Why did I read it: I love anything related to the circus or magic so this just sounded absolutely perfect. I also think this is also the nicest Advanced Reader Copy I’ve yet to recieve.
How I would rate it: 4.5 out of 5 stars.
The circus arrives without warning. No announcements precede it. It is simply there, when yesterday it was not. Within the black-and-white striped canvas tents is an utterly unique experience full of breathtaking amazements. It is called Le Cirque des Rêves, and it is only open at night.
But behind the scenes, a fierce competition is underway—a duel between two young magicians, Celia and Marco, who have been trained since childhood expressly for this purpose by their mercurial instructors. Unbeknownst to them, this is a game in which only one can be left standing, and the circus is but the stage for a remarkable battle of imagination and will. Despite themselves, however, Celia and Marco tumble headfirst into love—a deep, magical love that makes the lights flicker and the room grow warm whenever they so much as brush hands.
True love or not, the game must play out, and the fates of everyone involved, from the cast of extraordinary circus performers to the patrons, hang in the balance, suspended as precariously as the daring acrobats overhead.
Review: By rights, I ought to have finished this book ages ago. It wasn’t very long and it was positively mesmerizing, but I just knew I’d be beyond sad when I was done and had to leave it behind. Night Circus has a fantastic concept, boundless visual stimulation, beautiful details, and haunting turn of phrase that made for really enjoyable reading. I never felt like Morgenstern was trying to be clever for the sake of being clever. Nor did I think she was trying to make her story overly complicated, which is something that tends to happen a lot in fiction with fantastical elements.
Initially, I was a slightly disappointed by the lack of dark weirdness, overwhelming suspense, or really action-packed conflict. Once I pushed past my expectations, I was really, really fascinated by Morgenstern’s vision. Her creativity, writing, and descriptions were really exquisite so even if the book wasn’t always what I expected, I loved what I was given from start to finish. More importantly and much like the Black Phoenix Alchemy Lab scents that inspired her, Morgenstern created her own unique blend of Night Circus. There were flashes of the sinister, a liberal sprinkling of mystery, a bit of intrigue and a lot of magical wonder.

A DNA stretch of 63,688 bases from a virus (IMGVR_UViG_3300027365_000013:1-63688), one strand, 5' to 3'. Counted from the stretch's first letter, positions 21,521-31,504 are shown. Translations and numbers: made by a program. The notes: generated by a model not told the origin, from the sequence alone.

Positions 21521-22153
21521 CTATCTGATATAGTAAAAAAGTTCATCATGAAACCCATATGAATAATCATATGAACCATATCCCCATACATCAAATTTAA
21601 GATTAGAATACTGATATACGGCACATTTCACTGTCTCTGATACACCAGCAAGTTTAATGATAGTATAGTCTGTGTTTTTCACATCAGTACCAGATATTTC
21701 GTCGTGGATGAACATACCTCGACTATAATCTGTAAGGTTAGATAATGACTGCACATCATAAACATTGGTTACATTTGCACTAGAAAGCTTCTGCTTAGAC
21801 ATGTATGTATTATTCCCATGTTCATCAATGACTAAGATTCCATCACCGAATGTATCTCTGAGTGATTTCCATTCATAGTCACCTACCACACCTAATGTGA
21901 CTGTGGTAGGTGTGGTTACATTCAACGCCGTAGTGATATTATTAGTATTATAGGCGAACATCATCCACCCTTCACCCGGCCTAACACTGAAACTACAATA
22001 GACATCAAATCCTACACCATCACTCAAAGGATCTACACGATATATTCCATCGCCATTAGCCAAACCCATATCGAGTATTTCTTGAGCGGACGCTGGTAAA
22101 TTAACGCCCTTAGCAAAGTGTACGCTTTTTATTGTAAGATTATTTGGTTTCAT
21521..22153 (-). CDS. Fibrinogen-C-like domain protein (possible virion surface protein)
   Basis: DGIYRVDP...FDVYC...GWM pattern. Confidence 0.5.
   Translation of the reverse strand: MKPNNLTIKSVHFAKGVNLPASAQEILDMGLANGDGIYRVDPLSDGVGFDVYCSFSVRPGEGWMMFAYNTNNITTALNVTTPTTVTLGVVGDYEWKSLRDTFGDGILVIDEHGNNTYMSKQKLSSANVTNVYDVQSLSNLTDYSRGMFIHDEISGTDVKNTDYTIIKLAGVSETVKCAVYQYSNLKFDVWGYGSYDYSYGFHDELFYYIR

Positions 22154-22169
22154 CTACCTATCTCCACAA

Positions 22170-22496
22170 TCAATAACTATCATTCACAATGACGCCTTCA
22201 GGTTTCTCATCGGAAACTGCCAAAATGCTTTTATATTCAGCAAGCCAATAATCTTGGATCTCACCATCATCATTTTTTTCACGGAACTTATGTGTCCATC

I liked all of the characters particularly Tsukiko, Poppet, Widget, and Bailey. The twins and Bailey sort of stole the book out from under Celia and Marco in my opinion. Some of that I suspect has to do with the Marco’s and Celia’s challenge, the way they’re both being used by two outside, uninvolved players, and again the distracting aspect of the circus setting. Knowing that the circus and what they created for it was meant to reflect them definitely helped me to connect to them better during the second half of the book. Besides, it was impossible not to care about them given their back stories and the way events unfolded. So I was happy with how they found one another and that they found someone to understand them properly.
In conclusion, an excellent, thought-provoking, and elegantly crafted debut of a novel. I still maintain that the best part of the circus is the freak show as well as the weirdness that can be assigned to its attractions though so if that’s what you’re after I would suggest taking at least a peek at Geek Love by Katherine Dunn and Something Wicked This Way Comes by Ray Bradbury but only before or after reading Night Circus. Because Night Circus is worth checking out, deserving of the praise it has been recieving, and a book that I would heartily recommend to people wishing they too could visit or live at a magical circus. It might not have been flawless and I wish there had been more risk-taking, but Morgenstern told a dazzling, memorable, and marvelous story. And really that’s all that matters.
- Joint Review: The Night Circus by Erin Morgenstern (The Book Smugglers)
- Review: “The Night Circus” by Erin Morgenstern (Birth of a New Witch)